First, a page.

From utter confusion to extreme nihilism there was but a single step. This step was taken by Gorgias, the Sicilian rhetorician, who held the same relation towards western Hellas and the Eleatic school as that which Protagoras held towards eastern Hellas and the philosophy of Heracleitus. He, like his eminent contemporary, was opposed to the thinkers whom, borrowing a useful term from the nomenclature of the last century, we may call the Greek physiocrats. To confute them, he wrote a book with the significant title, On Nature or Nothing: maintaining, first, that nothing exists; secondly, that if anything exists, we cannot know it; thirdly, that if we know it, there is no possibility of communicating our knowledge to others. The first thesis was established by pushing the Eleatic arguments against movement and change a little further; the second by showing that thought and existence are different, or else everything that is thought of would exist; the third by establishing a similar incommensurability between words and sensations. Grote96 has attempted to show that Gorgias was only arguing against the existence of a noumenon underlying phenomena, such as all idealists deny. Zeller has, however, convincingly proved that Gorgias, in common with every other thinker before Plato, was ignorant of this distinction;72 and we may add that it would leave the second and third theses absolutely unimpaired. We must take the whole together as constituting a declaration of war against science, an assertion, in still stronger language, of the agnosticism taught by Protagoras. The truth is, that a Greek controversialist generally overproved his case, and in order to overwhelm an adversary pulled down the whole house, even at the risk of being buried among the ruins himself. A modern reasoner, taking his cue from Gorgias, without pushing the matter to such an extreme, might carry on his attack on lines running parallel with those laid down by the Sicilian Sophist. He would begin by denying the existence of a state of Nature; for such a state must be either variable or constant. If it is constant, how could civilisation ever have arisen? If it is variable, what becomes of the fixed standard appealed to? Then, again, supposing such a state ever to have existed, how could authentic information about it have come down to us through the ages of corruption which are supposed to have intervened? And, lastly, granting that a state of Nature accessible to enquiry has ever existed, how can we reorganise society on the basis of such discordant data as are presented to us by the physiocrats, no two of whom agree with regard to the first principles of natural order; one saying that it is equality, another aristocracy, and a third despotism? We do not say that these arguments are conclusive, we only mean that in relation to modern thought they very fairly represent the dialectic artillery brought to bear by Greek humanism against its naturalistic opponents.But Larry had seen a chance that they might turn to their own advantage if once the mans eyes could be diverted from Jeff. Just before he had clambered onto the forward bracing to spin the amphibians propeller, Jeff had laid down the sturdy wrench he had used for bending the pipes; evidently he meant to transfer it to his own tool kit but had wished to start the amphibians engine first.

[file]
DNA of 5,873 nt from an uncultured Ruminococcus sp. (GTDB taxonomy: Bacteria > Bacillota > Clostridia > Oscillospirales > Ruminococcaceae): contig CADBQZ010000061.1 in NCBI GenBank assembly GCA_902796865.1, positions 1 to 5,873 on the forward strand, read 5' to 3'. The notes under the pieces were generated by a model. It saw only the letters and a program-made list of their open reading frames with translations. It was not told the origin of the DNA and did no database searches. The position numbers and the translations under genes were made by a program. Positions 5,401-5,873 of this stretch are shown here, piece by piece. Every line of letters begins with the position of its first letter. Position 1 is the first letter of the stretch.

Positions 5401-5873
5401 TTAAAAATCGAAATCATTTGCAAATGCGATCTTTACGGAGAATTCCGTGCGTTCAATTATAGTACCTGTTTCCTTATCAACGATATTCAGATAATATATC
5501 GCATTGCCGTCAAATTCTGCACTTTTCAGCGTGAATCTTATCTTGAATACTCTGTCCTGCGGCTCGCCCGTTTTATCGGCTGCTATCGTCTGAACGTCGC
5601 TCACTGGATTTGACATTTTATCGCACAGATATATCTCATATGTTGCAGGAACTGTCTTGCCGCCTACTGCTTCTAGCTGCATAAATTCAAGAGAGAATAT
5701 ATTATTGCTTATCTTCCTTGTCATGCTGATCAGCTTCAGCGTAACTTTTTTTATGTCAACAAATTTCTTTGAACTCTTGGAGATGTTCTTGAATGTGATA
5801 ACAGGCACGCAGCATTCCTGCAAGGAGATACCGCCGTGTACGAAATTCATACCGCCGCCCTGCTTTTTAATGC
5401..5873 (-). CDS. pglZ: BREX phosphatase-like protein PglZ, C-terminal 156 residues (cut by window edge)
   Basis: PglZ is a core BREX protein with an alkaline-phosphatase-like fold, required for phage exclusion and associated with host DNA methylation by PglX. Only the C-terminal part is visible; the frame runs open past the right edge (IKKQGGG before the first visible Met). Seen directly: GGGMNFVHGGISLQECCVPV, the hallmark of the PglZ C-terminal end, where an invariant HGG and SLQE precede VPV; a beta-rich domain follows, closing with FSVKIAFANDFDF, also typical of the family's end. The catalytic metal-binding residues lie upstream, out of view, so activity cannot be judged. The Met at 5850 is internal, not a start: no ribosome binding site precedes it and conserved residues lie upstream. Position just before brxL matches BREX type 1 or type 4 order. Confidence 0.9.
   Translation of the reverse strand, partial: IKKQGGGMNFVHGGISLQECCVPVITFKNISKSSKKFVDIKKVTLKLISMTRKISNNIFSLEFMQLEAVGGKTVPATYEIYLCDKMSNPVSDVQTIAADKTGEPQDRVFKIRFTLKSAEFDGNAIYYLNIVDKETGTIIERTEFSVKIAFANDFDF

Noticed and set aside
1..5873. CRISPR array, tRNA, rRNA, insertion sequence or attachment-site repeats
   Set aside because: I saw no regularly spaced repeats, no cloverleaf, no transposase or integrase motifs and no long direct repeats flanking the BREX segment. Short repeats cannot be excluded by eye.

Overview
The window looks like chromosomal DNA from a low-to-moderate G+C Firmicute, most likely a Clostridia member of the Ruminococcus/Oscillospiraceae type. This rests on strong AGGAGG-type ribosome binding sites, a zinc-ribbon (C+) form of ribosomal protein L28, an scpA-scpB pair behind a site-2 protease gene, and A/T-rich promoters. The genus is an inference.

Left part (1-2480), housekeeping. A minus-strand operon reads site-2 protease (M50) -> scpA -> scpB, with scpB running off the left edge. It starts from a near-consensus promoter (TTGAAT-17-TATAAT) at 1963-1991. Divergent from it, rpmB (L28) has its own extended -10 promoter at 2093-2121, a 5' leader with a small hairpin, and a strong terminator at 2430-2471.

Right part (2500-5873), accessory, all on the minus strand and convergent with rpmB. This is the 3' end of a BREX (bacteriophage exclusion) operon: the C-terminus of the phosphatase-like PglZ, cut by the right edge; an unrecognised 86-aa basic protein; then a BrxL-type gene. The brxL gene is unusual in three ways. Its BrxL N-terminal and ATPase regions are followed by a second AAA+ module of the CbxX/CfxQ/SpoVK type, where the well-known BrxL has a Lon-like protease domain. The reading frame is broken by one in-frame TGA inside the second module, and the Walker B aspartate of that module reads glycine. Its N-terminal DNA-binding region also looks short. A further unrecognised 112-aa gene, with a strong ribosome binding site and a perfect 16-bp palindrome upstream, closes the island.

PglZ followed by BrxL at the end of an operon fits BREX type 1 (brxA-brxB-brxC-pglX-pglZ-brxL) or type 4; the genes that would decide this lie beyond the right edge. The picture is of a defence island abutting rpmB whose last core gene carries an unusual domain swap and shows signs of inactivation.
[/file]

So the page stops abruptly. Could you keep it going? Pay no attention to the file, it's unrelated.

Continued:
During the early days of the war the papers published a report, of German origin, that Vis had been destroyed because francs-tireurs had appeared. I was therefore not a little amazed when, arriving there on August 8th, I found the townlet entirely undamaged, and even the German military admitted that they had not heard a word about francs-tireurs.